R-10787038-1504322793-6471.jpeg

    Of course I love this 7″ dimension of wonder because it’s shoegaze from a quintet in St. Petersburg, Florida. “Solid Gold” is an upbeat, fast-paced number, while “Stardust” is a bit slower, but both are fine examples of lovely haze with Heidi’s pretty vocals backed by the band’s energetic guitars, drums, and bass. Think Go-Gos KFJC-style.

  • Reviewed by humana on October 22, 2017 at 2:31 pm
  • Filed as 7-inch,A Library
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  • Oxbow – “Thin Black Duke” – [Hydra Head Records]

    “Thin Black Duke” is Oxbow’s 7th album in 30+ years and their first release in 10 years. It is a stunner. Like the bands Swans, The Fall, Psychic TV, and Half Japanese, Oxbow is in the category of having survived longer than possibly initially thought and yet still creating new sounds. They are not in the retro circuit. With age hopefully comes maturity in one’s art. Such is the case here. Eight songs of dense musical interactions with lyrical depth. Is this a song cycle? Is this Oxbow’s stadium rock album? If only stadium rock was like this. Track one starts out with a whistle then falls into a symphonic cacophony before the toe tapping song takes over. This sets the stage. Bassist Dan Adams, drummer Greg Davis, singer Eugene S. Robinson, and guitarist Niko Wenner work so well on these tales of observation of sadness, difficulty, challenge…..life. Song structures change mid song, going from symphonic to almost noise. Layered guitar drum and bass with piano embrace Robinson’s distinctive voice and vocalizations, interpreting the cinematic lyrics with growls, howls, whispers, purrs, hisses …. haunting and always keeping the listener on their toes. Musical themes run through the works, like leitmotifs. Multiple listenings are needed to gain interpretation. This is a work for contemplation. Enjoy.

  • Reviewed by Naysayer on October 22, 2017 at 12:14 am
  • Filed as A Library,CD
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  • Mezzacappa, Lisa – “AvantNOIR” – [Clean Feed]

    Unknown

    A great record. It may as well be subtitled “People Up to No Good in Sketchy Locations in San Francisco at Night” because that is exactly what it sounds like. A high concept record–music composed by bassist/bandleader Mezzacappa as accompaniment to (and extension of) noir literary works and films that she found intriguing and inspirational. Her detailed liner notes lay it all out. The music is skillfully realized by an ensemble of first-rate local jazz/avant-garde players. It twists and turns, making the listener wonder what is waiting in the next dark alley. Snippets of film dialog pop up here and there, and I like the way the electronics of Tim Perkis add a sense of subtle unease throughout. An evocative ride through nighttime SF more than a few decades ago… Fillmore Street, Army Street (not Cesar Chavez), Green Street, etc.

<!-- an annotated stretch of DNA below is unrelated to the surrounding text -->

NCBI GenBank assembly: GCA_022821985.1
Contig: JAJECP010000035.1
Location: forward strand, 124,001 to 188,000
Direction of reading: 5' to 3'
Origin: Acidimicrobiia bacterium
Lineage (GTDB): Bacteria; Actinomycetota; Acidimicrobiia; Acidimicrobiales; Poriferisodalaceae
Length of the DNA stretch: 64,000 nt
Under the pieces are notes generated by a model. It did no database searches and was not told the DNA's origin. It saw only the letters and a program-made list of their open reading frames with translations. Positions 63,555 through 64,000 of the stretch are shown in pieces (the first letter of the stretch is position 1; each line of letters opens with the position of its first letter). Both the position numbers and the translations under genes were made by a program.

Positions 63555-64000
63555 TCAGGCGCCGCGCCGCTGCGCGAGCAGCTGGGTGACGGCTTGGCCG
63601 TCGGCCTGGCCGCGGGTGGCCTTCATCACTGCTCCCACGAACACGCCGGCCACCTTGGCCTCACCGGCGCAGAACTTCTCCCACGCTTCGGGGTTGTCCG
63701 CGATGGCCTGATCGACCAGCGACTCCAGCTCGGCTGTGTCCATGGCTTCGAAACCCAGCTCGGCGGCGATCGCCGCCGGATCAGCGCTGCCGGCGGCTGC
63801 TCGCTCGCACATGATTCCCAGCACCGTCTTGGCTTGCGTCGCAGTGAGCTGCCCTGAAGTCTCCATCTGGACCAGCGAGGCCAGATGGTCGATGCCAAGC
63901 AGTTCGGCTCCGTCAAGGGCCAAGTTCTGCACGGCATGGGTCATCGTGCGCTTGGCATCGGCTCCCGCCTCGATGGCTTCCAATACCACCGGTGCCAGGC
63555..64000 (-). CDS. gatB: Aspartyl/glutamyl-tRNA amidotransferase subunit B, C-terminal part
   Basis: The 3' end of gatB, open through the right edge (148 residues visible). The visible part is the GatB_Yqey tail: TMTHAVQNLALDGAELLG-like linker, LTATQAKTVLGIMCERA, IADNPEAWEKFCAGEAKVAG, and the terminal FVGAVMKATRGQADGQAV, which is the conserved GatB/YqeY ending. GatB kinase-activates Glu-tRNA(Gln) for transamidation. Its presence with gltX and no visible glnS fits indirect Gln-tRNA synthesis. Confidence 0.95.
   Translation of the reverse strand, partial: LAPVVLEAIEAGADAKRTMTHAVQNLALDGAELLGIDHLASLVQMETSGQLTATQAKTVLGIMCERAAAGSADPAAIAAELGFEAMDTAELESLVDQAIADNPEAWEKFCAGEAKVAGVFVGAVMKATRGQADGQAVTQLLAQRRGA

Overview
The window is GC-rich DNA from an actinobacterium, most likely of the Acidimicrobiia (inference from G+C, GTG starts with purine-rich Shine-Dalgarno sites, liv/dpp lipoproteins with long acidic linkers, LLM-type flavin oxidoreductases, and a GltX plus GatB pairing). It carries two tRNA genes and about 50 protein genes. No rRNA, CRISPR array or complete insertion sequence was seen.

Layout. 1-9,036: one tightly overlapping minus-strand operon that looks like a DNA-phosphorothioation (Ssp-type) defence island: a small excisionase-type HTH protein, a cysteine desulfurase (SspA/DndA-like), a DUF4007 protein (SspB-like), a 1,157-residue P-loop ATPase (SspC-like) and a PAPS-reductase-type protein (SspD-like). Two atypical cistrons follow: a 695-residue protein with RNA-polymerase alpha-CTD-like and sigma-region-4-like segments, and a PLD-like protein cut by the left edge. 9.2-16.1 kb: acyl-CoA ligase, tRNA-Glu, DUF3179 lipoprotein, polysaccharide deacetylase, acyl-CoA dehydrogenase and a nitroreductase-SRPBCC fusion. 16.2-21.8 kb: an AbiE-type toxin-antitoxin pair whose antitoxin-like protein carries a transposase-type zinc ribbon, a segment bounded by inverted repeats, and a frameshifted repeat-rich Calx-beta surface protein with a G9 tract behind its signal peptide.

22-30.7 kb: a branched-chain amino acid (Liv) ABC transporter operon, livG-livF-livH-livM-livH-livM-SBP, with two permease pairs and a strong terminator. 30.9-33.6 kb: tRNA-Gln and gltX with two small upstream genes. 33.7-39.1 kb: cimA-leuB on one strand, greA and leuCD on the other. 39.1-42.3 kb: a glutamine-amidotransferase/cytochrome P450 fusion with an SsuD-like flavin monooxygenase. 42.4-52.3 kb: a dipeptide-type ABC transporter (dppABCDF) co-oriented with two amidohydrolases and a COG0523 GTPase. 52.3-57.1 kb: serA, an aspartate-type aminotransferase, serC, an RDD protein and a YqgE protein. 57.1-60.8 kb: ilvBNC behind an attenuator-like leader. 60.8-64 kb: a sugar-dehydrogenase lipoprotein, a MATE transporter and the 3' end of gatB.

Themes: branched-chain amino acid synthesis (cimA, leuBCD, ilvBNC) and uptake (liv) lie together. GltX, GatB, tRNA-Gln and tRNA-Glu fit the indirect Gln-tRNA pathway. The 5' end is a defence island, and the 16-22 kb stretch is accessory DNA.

• Reviewed by Max Level on October 17, 2017 at 9:36 am
  • Filed as CD,Jazz
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  • Luxury Apartments – “Luxury Apartments” – [Dead Cert]

    luxuryapartments

    Not the hideous live/work condos that they razed your favorite venue to build, but the lost experimental explorations of Dave Tyack, painter, mathematician, and indie rocker turned sound artist.

    Before forming this project in 2002, Tyack played in the Manchester indie pop groups Misty Dixon and his own Dakota Oak Trio, one of the first bands on Badly Drawn Boy’s Twisted Nerve label. After listening to these groups and then to this strange record, I can only conclude that Tyack must’ve had some sort of creative epiphany of “discovering KFJC” proportions. So it’s all the more tragic that a few months after finishing this album, he went missing for two years and was later found to have died in an accident in Corsica. Tyack left behind a large collection of unreleased material, and fortunately, Dead Cert shares some of it with us on this 2015 LP that holds two sidelong recordings. The A side finds Tyack’s wandering playing – a distant accordion, that beautiful, collapsing guitar sound that reminds me of Bill Orcutt, a clock’s tick-tock rhythm accompanied by chimes – lost in a dark ambient haze. Flipping the disc, the sounds shift from scattered to structured, with sweeping synthetic orchestration setting the backdrop for energetic passages, one with almost-techno rhythms and post-rock grooves like a fast-moving Tortoise, and another with a glitchy minimal beat, that finally dissolve into distorted darkness.

     

  • Reviewed by lexi glass on October 16, 2017 at 8:47 pm
  • Filed as 12-inch,A Library
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  • Een, Robert – “Mystery Dances” – [Starkland]

    Robert Een (b. 1952) is a composer, vocalist, and cellist best known as part of Meredith Monk’s ensemble. Sounds like Philip Glass playing belly dance. Several of the works were composed for a 10-man dance ensemble. Dirge for Julius is for Julius Eastman.

  • Reviewed by Hemroid The Leader on October 11, 2017 at 2:33 pm
  • Filed as A Library,CD